I recently interviewed Sagar Kamdar, Google’s Director of Product Management on Search, who is responsible for their Authorship program and their other “social initiatives” in search. In this Q&A, Kamdar shares how Google’s search results pages have evolved to better attribute authors and websites to content. He also responds to some questions on many search marketers’ minds, including, “Are there now improved ranking opportunities with Authorship to take advantage of?”
Google Authorship: Connecting Writers and Content Owners with Audiences
Authorship is considered to be one of Google’s “social search” efforts. Basically, it allows Google to verify the author of a Web page by having it point back to their Google+ profile page, which requires just a few verification steps and the insertion of a rich snippet on the Web page. When done right, it’s your mug showing up in the Google SERPs when people search for content that you’ve written.
Kamdar explained to me that the Authorship program was based on the premise that content associated with a real identity is often of higher quality than content published anonymously. Backing this up is a Nielsen survey taken in 2009, which showed that the people we know score the highest in terms of trust with 90 percent of total survey respondents, in comparison to only 41 percent trusting search engine results.
A great benefit with Google Authorship is the image thumbnail feature. You don’t have to be an Image SEO expert to know that photos in searches are especially good because people tend to click on them more.
Of course, one of the important reasons that Google implemented the Authorship program is to help them identify duplicate content. Some authors have had problems with others ranking higher than them in the Search Engine Results Pages (SERPs) for their own original content. Authorship is supposed to push the original author to the top of the rankings when someone does a search for their article. What it can’t yet do is exclude others who aren’t the original authors, as the screenshot below of an original article by Andy Crestodina of Orbit Studios shows.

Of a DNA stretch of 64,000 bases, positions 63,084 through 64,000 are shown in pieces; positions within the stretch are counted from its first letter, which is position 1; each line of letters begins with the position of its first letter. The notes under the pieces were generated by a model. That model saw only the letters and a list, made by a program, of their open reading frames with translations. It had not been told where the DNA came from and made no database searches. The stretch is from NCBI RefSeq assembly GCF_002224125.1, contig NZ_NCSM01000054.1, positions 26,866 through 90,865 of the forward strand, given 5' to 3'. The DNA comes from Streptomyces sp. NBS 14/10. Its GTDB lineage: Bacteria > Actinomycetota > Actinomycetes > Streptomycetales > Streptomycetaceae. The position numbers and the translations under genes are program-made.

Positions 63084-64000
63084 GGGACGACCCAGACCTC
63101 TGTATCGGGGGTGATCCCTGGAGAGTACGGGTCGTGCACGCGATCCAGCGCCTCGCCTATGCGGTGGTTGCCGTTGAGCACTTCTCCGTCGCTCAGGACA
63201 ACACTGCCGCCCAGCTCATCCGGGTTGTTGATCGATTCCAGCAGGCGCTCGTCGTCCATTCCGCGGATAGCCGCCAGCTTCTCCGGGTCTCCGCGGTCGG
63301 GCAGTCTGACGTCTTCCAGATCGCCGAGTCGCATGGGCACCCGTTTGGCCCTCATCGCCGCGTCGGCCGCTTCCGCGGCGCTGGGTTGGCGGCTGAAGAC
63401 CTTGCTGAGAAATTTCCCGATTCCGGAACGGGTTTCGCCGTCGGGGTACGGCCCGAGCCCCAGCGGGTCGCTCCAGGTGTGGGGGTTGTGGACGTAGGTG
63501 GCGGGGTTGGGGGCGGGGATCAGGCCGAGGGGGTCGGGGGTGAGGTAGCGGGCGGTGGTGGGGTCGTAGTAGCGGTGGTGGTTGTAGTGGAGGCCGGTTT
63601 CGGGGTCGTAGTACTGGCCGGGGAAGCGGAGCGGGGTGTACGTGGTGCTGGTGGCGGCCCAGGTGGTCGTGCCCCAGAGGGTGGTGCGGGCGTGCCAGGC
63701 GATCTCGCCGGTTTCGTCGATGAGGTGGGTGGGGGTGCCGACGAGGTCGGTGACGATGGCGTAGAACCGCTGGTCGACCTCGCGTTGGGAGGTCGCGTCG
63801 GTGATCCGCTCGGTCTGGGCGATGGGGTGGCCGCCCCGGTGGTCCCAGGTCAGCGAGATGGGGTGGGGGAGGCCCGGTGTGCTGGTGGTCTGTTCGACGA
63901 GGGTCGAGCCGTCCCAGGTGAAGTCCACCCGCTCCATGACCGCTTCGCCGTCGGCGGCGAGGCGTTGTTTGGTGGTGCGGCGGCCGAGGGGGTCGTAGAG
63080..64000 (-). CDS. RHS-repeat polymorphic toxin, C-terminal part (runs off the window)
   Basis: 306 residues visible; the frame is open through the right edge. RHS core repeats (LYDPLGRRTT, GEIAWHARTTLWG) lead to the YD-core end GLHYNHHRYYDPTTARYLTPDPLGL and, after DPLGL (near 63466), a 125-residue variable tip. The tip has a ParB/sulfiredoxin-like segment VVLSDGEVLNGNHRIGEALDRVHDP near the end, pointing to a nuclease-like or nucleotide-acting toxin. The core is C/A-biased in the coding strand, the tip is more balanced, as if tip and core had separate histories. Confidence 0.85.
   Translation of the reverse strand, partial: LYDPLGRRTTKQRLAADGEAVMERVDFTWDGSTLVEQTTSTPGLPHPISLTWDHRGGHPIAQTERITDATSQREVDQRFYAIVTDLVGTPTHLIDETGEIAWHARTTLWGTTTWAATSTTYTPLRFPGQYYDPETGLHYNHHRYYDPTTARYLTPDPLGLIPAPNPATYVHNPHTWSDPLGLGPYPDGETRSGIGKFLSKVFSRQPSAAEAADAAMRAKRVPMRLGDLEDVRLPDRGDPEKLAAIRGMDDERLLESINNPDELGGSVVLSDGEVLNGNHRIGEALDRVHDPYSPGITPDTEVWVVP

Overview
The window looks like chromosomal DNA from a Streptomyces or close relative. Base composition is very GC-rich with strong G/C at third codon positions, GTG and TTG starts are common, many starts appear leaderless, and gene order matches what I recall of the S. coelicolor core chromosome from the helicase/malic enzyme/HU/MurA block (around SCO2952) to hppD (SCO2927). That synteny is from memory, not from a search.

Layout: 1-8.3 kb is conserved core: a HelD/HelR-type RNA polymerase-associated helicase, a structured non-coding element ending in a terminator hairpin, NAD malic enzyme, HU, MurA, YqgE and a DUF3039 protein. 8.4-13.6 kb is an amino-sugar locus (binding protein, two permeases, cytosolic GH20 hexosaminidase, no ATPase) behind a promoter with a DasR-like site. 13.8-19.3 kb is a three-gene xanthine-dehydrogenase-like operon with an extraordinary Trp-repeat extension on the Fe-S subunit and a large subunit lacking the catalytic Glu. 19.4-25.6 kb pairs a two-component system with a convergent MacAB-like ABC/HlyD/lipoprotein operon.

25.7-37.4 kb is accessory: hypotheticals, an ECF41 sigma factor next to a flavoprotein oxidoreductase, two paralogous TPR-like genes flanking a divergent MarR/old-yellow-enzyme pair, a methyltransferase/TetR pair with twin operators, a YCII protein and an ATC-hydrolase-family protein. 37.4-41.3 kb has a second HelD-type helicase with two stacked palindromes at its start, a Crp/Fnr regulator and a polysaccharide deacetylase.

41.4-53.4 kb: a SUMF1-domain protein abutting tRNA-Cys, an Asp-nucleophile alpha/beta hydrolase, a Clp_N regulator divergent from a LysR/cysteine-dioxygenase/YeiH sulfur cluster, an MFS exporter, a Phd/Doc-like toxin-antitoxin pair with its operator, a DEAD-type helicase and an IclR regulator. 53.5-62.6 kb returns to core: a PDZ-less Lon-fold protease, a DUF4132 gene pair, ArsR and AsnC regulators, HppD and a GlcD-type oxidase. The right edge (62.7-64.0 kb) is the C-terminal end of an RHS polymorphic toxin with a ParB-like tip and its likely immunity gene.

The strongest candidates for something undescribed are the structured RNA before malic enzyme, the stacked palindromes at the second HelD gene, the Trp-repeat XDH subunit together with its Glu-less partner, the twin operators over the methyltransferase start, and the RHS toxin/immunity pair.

Q&A with Google Authorship’s #1 Authority, Sagar Kamdar
How long has the Authorship program been around, and how big is it today?
The Authorship program started on June 28, 2011, a little over a year ago and with just a few authors. They now report to have hundreds of thousands of authors participating. “We’re still in our pilot phase as we’re learning a lot from authors and users as we continue to look for ways to improve the program,” says Kamdar.
Is Authorship used by Google as a ranking signal? (i.e., does it factor into search rankings?)
Not for now, but it isn’t off the table. “We use over 200 signals to determine search ranking, and although authorship is not currently one of those signals, we hope to experiment with using information about authorship as a signal in ranking in the future,” says Kamdar.